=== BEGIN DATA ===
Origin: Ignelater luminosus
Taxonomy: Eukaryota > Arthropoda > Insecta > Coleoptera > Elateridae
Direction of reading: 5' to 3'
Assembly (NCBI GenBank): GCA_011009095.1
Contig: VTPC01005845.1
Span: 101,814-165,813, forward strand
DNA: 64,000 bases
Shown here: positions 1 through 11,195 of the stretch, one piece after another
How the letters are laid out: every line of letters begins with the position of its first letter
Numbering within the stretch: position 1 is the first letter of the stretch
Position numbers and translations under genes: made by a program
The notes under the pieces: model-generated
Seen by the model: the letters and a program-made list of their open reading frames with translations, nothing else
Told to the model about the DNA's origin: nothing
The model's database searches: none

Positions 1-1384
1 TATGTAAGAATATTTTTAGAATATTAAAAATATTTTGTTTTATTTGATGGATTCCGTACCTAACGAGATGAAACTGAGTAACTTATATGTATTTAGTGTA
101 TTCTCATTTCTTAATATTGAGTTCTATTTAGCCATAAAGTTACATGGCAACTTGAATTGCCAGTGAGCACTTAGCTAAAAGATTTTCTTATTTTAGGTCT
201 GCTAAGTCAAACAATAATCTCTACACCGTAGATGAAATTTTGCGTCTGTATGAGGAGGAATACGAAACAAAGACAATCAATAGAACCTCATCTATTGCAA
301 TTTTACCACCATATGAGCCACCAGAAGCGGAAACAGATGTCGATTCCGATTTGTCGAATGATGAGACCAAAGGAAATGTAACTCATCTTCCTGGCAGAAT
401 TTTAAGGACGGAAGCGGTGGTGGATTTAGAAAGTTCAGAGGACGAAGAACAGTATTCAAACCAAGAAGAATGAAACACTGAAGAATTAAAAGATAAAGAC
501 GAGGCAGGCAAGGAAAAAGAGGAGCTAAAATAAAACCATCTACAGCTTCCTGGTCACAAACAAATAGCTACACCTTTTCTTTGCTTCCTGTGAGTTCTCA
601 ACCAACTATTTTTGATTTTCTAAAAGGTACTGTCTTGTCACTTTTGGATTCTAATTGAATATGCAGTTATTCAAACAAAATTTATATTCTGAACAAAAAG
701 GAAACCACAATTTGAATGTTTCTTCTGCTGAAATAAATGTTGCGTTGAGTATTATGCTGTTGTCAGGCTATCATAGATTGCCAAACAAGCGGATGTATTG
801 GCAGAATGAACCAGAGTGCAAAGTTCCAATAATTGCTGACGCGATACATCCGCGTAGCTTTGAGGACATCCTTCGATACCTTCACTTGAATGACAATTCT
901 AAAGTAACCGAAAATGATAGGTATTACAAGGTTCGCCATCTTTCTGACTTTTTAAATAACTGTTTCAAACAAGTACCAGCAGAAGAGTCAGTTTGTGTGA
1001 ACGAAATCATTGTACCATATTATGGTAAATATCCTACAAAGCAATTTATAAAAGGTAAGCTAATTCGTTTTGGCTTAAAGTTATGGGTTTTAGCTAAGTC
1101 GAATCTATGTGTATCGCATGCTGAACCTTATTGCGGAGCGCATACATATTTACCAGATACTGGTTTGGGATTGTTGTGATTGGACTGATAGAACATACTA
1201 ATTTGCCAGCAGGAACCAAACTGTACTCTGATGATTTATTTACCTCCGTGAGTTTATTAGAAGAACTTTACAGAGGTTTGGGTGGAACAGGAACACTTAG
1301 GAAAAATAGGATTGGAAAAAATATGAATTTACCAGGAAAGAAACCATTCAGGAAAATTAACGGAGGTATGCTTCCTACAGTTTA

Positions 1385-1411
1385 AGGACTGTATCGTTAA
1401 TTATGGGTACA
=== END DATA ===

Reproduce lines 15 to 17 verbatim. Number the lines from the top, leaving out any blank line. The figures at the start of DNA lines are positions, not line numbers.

The model's database searches: none

Positions 1-1384
1 TATGTAAGAATATTTTTAGAATATTAAAAATATTTTGTTTTATTTGATGGATTCCGTACCTAACGAGATGAAACTGAGTAACTTATATGTATTTAGTGTA